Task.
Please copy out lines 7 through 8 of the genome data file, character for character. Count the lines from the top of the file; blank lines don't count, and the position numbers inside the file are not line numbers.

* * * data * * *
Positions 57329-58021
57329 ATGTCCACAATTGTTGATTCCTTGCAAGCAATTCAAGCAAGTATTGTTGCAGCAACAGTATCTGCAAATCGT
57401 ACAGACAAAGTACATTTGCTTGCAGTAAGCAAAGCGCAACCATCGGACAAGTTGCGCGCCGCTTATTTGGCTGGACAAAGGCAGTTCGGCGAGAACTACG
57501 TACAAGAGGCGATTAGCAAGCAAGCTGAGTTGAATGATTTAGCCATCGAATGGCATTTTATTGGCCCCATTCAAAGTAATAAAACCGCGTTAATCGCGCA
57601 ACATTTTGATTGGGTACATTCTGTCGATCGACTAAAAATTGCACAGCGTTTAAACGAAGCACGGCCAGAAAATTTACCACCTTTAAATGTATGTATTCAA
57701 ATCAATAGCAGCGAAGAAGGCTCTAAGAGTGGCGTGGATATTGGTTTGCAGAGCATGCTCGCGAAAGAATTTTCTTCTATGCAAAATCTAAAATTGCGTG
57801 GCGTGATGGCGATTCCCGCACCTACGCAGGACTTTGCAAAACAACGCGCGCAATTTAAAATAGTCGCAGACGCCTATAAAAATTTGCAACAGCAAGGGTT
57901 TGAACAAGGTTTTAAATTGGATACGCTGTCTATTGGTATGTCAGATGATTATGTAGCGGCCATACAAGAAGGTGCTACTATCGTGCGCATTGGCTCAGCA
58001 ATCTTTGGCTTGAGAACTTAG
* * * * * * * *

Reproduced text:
57801 GCGTGATGGCGATTCCCGCACCTACGCAGGACTTTGCAAAACAACGCGCGCAATTTAAAATAGTCGCAGACGCCTATAAAAATTTGCAACAGCAAGGGTT
57901 TGAACAAGGTTTTAAATTGGATACGCTGTCTATTGGTATGTCAGATGATTATGTAGCGGCCATACAAGAAGGTGCTACTATCGTGCGCATTGGCTCAGCA